The two volumes are about five days of battle during the Normandy Campaign around the city of Caen. The author makes three assertions in this book and backs them up with facts. One, that Sepp Dietrich (commander of the I SS Panzer Corps), was not the inept fool that he is almost always described as. Two, that the 1 SS Panzer Division was instrumental in stalling Montgomery's Operation Goodwood. Third, that though the Germans in Normandy made a great defensive battle, it actually turned into a Pyrrhic victory for them. The reason being is that so many reinforcements etc. were sent to this part of the Normandy Campaign that other parts were denuded of the above. So, whether Montgomery planned it or not, the battle did go the way his supporters say he planned it. 


 This is an excellent work that adds to the history of the Normandy Campaign. It also gives the armchair historian points to ponder. Thank you very much Casemate Publishers for letting me review this book. I cannot wait to get my hands on Volume II.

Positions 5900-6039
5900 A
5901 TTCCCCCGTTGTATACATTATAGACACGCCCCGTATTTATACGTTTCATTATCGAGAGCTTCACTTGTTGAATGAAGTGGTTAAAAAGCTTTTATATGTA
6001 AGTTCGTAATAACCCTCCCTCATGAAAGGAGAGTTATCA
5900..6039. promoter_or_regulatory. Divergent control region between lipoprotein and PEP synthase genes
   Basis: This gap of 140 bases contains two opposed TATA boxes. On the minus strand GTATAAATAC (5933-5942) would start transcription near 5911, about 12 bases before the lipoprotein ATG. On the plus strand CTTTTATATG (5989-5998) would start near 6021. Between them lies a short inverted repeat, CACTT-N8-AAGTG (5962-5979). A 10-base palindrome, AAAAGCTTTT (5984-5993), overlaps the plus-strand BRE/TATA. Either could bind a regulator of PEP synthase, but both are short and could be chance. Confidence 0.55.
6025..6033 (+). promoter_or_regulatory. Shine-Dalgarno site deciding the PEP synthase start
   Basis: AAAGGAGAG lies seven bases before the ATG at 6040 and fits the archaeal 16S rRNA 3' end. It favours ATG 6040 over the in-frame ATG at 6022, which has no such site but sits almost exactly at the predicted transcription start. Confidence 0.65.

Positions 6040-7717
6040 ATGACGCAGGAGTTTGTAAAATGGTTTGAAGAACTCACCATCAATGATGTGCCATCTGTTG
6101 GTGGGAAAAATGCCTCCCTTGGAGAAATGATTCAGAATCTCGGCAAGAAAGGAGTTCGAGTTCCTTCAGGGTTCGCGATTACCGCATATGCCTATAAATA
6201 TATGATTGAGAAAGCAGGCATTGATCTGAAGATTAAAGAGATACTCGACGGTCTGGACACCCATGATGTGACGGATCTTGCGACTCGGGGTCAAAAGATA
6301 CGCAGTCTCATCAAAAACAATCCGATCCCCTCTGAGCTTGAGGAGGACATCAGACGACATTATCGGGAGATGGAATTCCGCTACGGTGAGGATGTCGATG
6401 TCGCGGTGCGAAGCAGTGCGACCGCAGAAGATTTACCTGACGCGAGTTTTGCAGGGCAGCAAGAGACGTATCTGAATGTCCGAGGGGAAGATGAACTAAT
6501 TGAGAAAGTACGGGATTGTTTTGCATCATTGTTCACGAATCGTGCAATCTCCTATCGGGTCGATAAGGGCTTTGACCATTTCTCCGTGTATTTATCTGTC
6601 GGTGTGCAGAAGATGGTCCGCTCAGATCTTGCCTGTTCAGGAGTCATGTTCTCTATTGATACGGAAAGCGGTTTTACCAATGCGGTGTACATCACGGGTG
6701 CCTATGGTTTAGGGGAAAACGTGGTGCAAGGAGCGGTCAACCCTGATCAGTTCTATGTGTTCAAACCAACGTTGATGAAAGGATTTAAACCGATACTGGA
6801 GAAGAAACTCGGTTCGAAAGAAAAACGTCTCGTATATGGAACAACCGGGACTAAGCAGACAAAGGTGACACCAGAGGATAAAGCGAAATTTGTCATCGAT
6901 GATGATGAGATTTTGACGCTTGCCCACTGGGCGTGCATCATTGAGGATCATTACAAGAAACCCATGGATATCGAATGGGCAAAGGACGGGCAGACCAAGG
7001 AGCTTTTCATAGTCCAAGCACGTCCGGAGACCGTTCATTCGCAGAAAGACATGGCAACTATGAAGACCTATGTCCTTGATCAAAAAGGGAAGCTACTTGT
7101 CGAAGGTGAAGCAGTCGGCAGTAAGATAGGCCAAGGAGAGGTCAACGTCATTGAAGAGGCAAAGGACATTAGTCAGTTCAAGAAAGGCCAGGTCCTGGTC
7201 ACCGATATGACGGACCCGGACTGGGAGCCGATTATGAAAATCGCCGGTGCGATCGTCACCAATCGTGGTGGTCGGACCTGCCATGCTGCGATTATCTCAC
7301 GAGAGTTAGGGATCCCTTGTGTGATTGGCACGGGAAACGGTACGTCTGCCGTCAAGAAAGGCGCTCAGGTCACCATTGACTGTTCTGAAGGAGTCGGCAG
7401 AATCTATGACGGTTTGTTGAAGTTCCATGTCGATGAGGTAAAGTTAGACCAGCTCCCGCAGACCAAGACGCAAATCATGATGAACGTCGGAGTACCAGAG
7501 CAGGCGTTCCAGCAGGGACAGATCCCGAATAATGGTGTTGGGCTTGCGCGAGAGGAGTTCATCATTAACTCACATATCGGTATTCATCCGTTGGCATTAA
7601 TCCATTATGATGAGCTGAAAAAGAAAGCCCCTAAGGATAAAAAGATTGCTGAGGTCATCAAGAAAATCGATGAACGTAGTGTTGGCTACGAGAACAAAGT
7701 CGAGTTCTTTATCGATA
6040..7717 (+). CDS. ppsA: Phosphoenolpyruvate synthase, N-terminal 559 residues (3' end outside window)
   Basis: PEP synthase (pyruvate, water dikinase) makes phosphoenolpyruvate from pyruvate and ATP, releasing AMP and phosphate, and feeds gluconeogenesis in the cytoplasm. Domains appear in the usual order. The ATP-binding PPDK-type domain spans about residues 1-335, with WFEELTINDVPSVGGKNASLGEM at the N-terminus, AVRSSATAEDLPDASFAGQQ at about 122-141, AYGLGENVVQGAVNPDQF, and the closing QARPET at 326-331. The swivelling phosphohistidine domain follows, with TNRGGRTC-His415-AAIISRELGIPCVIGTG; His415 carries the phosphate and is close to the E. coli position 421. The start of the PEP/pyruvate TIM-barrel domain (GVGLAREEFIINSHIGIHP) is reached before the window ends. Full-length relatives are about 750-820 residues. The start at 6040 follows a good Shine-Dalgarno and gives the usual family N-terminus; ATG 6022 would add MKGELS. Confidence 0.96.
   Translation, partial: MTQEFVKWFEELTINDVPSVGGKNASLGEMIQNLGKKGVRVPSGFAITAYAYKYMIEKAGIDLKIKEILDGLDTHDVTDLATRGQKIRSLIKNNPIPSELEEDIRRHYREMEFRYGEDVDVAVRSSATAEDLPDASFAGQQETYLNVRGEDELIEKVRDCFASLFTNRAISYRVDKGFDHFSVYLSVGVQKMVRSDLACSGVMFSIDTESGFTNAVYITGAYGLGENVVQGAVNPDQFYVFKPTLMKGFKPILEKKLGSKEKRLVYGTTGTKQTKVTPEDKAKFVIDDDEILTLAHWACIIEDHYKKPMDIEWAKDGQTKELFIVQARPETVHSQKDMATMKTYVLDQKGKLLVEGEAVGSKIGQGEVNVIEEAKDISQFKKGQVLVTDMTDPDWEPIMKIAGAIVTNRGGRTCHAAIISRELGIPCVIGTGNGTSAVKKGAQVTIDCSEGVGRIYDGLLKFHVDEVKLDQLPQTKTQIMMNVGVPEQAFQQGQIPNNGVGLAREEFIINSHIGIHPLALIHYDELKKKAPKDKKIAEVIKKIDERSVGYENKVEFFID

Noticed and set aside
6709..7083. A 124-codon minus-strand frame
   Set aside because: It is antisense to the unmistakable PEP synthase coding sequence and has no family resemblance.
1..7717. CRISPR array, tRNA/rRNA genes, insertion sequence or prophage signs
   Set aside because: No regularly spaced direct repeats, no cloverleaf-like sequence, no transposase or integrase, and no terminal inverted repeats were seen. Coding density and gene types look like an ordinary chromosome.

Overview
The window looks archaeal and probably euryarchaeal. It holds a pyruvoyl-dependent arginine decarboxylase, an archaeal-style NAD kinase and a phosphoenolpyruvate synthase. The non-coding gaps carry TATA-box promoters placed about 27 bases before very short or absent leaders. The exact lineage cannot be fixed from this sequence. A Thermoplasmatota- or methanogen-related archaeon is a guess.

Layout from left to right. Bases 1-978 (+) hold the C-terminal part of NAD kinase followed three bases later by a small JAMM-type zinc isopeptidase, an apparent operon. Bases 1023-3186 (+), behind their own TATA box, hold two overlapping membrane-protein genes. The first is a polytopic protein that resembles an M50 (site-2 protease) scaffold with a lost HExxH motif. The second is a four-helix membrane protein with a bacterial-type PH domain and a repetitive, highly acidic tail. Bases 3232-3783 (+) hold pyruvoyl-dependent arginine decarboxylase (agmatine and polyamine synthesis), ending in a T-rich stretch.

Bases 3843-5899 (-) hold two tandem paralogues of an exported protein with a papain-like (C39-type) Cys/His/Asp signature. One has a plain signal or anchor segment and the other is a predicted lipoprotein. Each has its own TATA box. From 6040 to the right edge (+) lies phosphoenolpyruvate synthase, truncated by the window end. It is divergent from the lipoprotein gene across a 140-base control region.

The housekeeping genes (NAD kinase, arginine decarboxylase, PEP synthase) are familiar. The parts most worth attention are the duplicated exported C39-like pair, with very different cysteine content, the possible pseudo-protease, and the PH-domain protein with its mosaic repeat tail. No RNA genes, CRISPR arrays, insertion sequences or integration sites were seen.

Robert

Book:Bloody Verrieres: The I SS-Panzerkorps Defence of the Verrieres-Bourguebus Ridges, Volume I: Operations Goodwood and Atlantic, 18-22 July 1944 

Author: Arthur W, Gullachsen 

Publisher: Casemate Publishers











Hitler's Paratroopers in Normandy The German II Parachute Corps in The Battle For France,1944 by Gilberto Villahermos...

Hitler's Paratroopers in Normandy: The German II Parachute Corps in The Battle for France,1944 by Gilberto Villahermosa Hitler's Paratroopers in Normandy: The German II Parachute Corps in The Battle for France,1944 by Gilberto Villahermosa

For your Wargamer, Toy soldier collector, MiniFig collector, military history nut. Reviews, interviews, Model Making, AARs and books!

Normandy




Hitler's Paratroopers in Normandy

The German II Parachute Corps in The Battle For France,1944

by

Gilberto Villahermosa